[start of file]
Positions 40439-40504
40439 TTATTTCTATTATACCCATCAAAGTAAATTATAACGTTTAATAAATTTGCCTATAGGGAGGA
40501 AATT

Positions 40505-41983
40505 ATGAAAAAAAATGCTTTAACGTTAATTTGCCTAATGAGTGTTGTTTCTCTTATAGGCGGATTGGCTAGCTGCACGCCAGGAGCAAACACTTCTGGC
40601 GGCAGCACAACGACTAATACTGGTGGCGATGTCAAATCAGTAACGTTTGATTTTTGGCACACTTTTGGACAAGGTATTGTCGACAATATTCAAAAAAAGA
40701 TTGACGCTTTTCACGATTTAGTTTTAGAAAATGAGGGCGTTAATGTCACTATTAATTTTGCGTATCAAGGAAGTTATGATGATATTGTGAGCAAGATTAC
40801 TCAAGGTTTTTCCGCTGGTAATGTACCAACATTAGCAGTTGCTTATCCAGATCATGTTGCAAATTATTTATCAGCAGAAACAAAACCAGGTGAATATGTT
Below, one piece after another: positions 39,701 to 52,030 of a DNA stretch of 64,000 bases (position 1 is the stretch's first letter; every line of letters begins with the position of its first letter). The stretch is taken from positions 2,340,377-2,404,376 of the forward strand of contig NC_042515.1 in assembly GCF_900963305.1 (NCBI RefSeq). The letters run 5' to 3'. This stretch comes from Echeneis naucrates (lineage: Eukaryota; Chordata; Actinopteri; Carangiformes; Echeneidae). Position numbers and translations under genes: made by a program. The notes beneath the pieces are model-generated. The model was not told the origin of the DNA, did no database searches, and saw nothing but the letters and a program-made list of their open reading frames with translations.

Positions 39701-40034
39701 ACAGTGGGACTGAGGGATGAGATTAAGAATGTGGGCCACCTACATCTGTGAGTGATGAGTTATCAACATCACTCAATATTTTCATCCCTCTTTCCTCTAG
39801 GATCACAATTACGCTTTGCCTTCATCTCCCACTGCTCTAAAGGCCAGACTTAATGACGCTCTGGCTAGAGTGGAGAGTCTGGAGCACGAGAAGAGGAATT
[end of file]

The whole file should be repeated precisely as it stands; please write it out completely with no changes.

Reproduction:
Positions 40439-40504
40439 TTATTTCTATTATACCCATCAAAGTAAATTATAACGTTTAATAAATTTGCCTATAGGGAGGA
40501 AATT

Positions 40505-41983
40505 ATGAAAAAAAATGCTTTAACGTTAATTTGCCTAATGAGTGTTGTTTCTCTTATAGGCGGATTGGCTAGCTGCACGCCAGGAGCAAACACTTCTGGC
40601 GGCAGCACAACGACTAATACTGGTGGCGATGTCAAATCAGTAACGTTTGATTTTTGGCACACTTTTGGACAAGGTATTGTCGACAATATTCAAAAAAAGA
40701 TTGACGCTTTTCACGATTTAGTTTTAGAAAATGAGGGCGTTAATGTCACTATTAATTTTGCGTATCAAGGAAGTTATGATGATATTGTGAGCAAGATTAC
40801 TCAAGGTTTTTCCGCTGGTAATGTACCAACATTAGCAGTTGCTTATCCAGATCATGTTGCAAATTATTTATCAGCAGAAACAAAACCAGGTGAATATGTT
Below, one piece after another: positions 39,701 to 52,030 of a DNA stretch of 64,000 bases (position 1 is the stretch's first letter; every line of letters begins with the position of its first letter). The stretch is taken from positions 2,340,377-2,404,376 of the forward strand of contig NC_042515.1 in assembly GCF_900963305.1 (NCBI RefSeq). The letters run 5' to 3'. This stretch comes from Echeneis naucrates (lineage: Eukaryota; Chordata; Actinopteri; Carangiformes; Echeneidae). Position numbers and translations under genes: made by a program. The notes beneath the pieces are model-generated. The model was not told the origin of the DNA, did no database searches, and saw nothing but the letters and a program-made list of their open reading frames with translations.

Positions 39701-40034
39701 ACAGTGGGACTGAGGGATGAGATTAAGAATGTGGGCCACCTACATCTGTGAGTGATGAGTTATCAACATCACTCAATATTTTCATCCCTCTTTCCTCTAG
39801 GATCACAATTACGCTTTGCCTTCATCTCCCACTGCTCTAAAGGCCAGACTTAATGACGCTCTGGCTAGAGTGGAGAGTCTGGAGCACGAGAAGAGGAATT